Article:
By John W. Fountain
CHICAGO, Jan. 15 — If Dr. Martin Luther King Jr. had lived, would he be a welcome guest at these same churches now filled with celebratory praise for a dead Civil Rights leader?
Would he be invited to stand in their pulpits and preach reform against a backslidden socially disconnected church that today basks in materialism while the people perish?
Or would Dr. King instead be banished for calling into question why — in this city to which he once moved his family in 1966, to bring attention to the housing plight of the poor — politicians and far too many preachers suffer laryngitis on the socioeconomic issues that Dr. King once railed against?
Would they label Dr. King a troublemaker, an outside agitator come to stir up the status quo?
Would Dr. King be embraced upon questioning why millions upon millions of dollars in Chicago alone have been spent building so-called worship centers while poor black and brown neighborhoods remain in economic crisis? Where food deserts, unemployment, drugs and homicide have become intractable tenants, and where remnants of the fires that burned on the city’s West Side soon after Dr. King’s assassination still glare like the endless vacant lots of debris, garbage and rubble.
Would his fellow brethren welcome him or shun him — as history shows they did in 1964, when Mayor Richard J. Daley warned local black preachers to not allow the southern traveling rabble-rouser to speak from their pulpits or else face political repercussions?
The Reverend Clay Evans did not succumb to Mayor Daley’s intimidation and invited Dr. King to preach from his pulpit at Fellowship Missionary Baptist Church, though historical accounts show that Evans’ punishment was an eight-year delay to build a new church orchestrated by Mayor Daley. Evans chose truth, love, community. He chose what was good and right.
Today, which side of history would black Chicago preachers be on? I wonder. Amid the deification of a man who history shows so many preachers stood on the sidelines of a stride toward freedom that cost him his life, I wonder. Amid the silent complicity of far too many do-nothing bling-bling preachers and politicians in our continued struggle, I wonder.
I wonder whether here, in Bigger Thomas’ town, where Black Panthers Fred Hampton and Mark Clark were gunned down as they slept, where political power still seeks to muzzle the prophetic voice, would black preachers today turn Dr. King away rather than risk losing the favor of the current mayor?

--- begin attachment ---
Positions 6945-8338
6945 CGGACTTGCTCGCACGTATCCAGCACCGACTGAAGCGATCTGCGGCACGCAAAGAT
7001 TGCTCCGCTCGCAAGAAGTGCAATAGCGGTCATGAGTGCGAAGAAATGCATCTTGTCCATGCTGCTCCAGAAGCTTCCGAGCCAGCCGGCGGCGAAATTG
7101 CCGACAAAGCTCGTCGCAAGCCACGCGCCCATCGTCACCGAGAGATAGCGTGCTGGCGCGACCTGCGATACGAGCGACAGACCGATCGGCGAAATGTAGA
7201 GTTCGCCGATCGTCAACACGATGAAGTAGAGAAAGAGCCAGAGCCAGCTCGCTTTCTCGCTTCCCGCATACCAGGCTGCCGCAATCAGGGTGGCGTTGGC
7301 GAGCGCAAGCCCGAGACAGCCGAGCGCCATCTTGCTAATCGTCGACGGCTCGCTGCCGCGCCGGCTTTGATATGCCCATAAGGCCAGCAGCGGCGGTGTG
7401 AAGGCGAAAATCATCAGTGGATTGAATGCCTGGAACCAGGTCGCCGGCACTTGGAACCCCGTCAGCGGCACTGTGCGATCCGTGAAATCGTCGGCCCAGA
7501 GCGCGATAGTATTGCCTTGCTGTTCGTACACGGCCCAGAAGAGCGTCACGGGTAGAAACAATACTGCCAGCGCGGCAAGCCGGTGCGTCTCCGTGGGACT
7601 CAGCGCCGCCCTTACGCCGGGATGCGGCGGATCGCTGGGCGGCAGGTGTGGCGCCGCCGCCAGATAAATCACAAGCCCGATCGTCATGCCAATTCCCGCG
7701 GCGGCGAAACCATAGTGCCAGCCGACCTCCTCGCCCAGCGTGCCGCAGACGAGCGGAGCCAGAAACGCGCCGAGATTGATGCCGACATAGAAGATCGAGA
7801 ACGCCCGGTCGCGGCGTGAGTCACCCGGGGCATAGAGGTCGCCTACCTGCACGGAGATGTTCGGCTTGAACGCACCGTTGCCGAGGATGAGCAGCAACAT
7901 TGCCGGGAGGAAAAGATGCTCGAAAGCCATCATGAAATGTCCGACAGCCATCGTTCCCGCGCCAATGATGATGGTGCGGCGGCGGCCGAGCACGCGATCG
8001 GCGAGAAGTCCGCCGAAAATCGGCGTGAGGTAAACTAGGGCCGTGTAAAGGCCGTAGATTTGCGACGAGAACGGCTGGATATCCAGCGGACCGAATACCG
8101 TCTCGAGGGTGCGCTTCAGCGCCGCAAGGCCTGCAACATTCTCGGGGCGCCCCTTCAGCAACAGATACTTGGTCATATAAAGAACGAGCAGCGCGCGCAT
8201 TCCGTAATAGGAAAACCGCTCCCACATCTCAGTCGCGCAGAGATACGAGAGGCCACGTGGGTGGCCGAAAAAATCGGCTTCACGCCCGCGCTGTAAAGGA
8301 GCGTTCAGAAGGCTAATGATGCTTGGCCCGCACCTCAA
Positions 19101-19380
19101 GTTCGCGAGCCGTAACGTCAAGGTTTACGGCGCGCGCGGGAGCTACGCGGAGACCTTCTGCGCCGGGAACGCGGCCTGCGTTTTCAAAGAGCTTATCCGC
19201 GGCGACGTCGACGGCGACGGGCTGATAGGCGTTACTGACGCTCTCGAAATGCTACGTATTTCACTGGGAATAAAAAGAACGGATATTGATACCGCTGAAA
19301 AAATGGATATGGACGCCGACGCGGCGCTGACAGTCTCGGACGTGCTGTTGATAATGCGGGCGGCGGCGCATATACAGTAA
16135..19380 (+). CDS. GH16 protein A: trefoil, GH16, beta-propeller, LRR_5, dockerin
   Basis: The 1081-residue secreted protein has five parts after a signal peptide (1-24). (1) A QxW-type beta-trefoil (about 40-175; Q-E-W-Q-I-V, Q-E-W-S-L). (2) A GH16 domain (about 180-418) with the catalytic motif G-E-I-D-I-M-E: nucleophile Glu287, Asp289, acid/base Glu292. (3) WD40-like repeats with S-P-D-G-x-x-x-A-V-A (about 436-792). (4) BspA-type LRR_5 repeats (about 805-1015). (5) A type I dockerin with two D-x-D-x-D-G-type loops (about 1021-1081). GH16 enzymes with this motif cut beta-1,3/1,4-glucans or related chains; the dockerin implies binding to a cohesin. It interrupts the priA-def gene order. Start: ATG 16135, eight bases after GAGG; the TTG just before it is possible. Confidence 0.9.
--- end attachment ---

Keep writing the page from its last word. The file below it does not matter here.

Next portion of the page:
Would they label Dr. King a troublemaker, an outside agitator come to stir up the status quo in their dear city and their comfy cozy 21st century corporatized — and too often politicized — version of Christianity?
And if Dr. King ventured beyond the city’s Magnificent Mile to its insignificant aisles on the South and West Sides, where poverty ebbs and flows like the mighty Mississippi River, and where public education remains largely separate and unequal, would he not be mesmerized by the general sense of complacency among the so-called moral leaders?
Would Dr. King marvel at the shear overwhelming volume of churches in the hood from corner to corner that stand as potential symbols of hope and light, and yet coexist with so much death and darkness? Would he wince with piercing pain at our self-implosion and cannibalization as a race, both in words and deeds, including young black men gunning down young black men on a church’s stairs during Sunday service?
And if Dr. King stood at the South Side corner of Emmitt Till Road and King Drive, would he see the fruit of the blood and sacrifice of Civil Rights icons or simply more evidence of the dream too long deferred, or perhaps worse — a mere semblance of his dream now on life support?
If he listened to the milquetoast sermons of pie-in-the-sky preachers who do not prescribe a more social and imminent Gospel that seeks to create earthen change agents; if he saw the glitz and glam of a church in a shimmering city where men, women and children huddle and shiver on the streets in dark corners as outcasts while so many churches stand at bay — fat with avarice and jaundiced with apostasy of love and grace; would Dr. King call the church to repentance?
I wonder if Dr. King might suggest that: “Today the judgment of God is upon the church for its failure to be true to its mission.” That “if the church does not recapture its prophetic zeal, it will become an irrelevant social club without moral or spiritual authority.”
I wonder if Dr. King might have the audacity to suggest that the church “as a whole has been all too negligent on the question of civil rights.” If he might be so moved as to charge that the church “has too often blessed a status quo that needed to be blasted, and reassured a social order that needed to be reformed.” To assert that “the church must acknowledge its guilt, its weak and vacillating witness, its all too frequent failure to obey the call to servanthood.”
Truth is, I don’t wonder. That is exactly what Dr. King said decades ago in his book, “Where Do We Go From Here: Chaos or Community?”
And yet, 50 years since watching as a little boy the West Side burn after news of Dr. King’s assassination, I can’t help but wonder why after all this time, so much remains the same. Even at all these churches that ring today with praise in Dr. King’s name.
And I wonder whether it’s easier to praise a dead icon than to embrace a man as an uncompromised living critic who challenges the status quo and calls us to move beyond it.